In response to this reversal of disease in these advanced stage cases, my medical oncology practice in Culver City, California, was overrun with men who traveled from the United States and abroad seeking a treatment that would extend their lives. Many of these men outlived the very physicians who had predicted their deaths, and the obvious "teaching lesson" was that "MD" does not stand for Medical Deity, but rather should stand for Medical Detective. Within a short time, my general oncology practice was totally focused on PC--an unheard of occurrence back in the 1980s. In the decades that followed, I became an intimate part in the lives of many thousands of men with PC along with their circle of family and friends. Indeed, this has been very fulfilling for me as a physician (Medical Detective) and a member of society.

So, is the PSA worth testing? In a nutshell, the PSA is the most valuable biologic marker (biomarker) involved with this common malignancy. The general issue of PSA testing, however, merits a full and frank discussion, and not an abridged or curbstone response. And please be aware that the concepts presented in the following discussion are of great consequence to anyone involved in a life-changing decision. What I will share with you will be presented in two parts. The first of which follows below and is a medical-philosophical discussion relating to PSA screening. Part II is the story of a 43-year-old man who through empowerment learned how PSA testing is rationally performed and how it has led to a superior patient outcome.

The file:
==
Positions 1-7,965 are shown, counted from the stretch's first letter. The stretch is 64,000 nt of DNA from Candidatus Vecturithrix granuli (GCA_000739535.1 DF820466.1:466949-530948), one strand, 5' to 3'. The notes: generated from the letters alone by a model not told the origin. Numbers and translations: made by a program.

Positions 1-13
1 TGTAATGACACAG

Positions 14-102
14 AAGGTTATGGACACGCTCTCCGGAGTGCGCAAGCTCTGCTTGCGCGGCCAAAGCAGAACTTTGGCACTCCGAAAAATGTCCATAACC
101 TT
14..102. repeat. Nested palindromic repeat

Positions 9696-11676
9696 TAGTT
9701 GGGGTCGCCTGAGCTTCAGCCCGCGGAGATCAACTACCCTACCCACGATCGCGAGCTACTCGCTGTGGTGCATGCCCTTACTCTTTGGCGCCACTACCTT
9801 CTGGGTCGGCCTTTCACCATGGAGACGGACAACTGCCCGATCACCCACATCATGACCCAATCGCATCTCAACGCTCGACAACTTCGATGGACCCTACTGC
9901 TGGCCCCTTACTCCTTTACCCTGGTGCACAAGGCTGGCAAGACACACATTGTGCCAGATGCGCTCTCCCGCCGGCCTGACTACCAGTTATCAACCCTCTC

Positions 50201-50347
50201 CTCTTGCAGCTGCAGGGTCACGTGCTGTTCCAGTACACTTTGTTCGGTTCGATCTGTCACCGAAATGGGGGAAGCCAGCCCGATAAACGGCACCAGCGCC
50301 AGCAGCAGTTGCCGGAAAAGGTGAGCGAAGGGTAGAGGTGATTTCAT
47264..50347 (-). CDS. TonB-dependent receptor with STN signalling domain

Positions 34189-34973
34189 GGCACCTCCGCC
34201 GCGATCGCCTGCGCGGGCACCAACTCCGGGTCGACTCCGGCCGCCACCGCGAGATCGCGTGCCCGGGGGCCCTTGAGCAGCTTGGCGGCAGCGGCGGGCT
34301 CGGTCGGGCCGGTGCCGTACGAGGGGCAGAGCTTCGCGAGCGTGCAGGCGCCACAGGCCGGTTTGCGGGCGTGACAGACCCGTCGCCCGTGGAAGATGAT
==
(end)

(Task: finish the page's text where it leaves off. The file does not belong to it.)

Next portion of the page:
Optimal decision making, or more properly stated, the formulation of strategy that optimizes outcome, is dependent upon employing--in real-time--what I term "foundational principles." For a man with PC, the three most important of these principles in a successful strategy are:

1. Selection of treatment(s) appropriate to the patient.

2. Preparation of the patient for the intended treatment(s).

3. Choice of highly talented and dedicated physicians (I refer to these as artists) throughout the course of the illness. (5)

The three-step approach above works. And, it is entirely appropriate to the entire time course of PC--from PSA testing for screening purposes, to using the PSA to diagnose men who are at a high risk for PC, and for PSA testing to monitor the success or failure of any therapy against PC. In fact, using this three-step approach, or modus operandi (method of operation), will enhance the outcomes of virtually all health-related challenges in our lives.

Many of you remember Paul Harvey and his famous radio broadcasts that began with a "story" and ended with, "And now you know--the rest of the story." So many of the issues that humankind has always faced, and will continue to face, are characterized by this need for more data in order to make an "informed" decision--to get as close as possible as we can to the truth.

Why I believe this is to be a fact of life is founded in the nature of "information" and also in the human element, i.e., our human frailties. When it comes to understanding a situation, most of us want the condensed version, the abridged account, the "fastfood" explanation, or the nitty-gritty. Likely, this is because we lead hurried lives and there is too much to learn.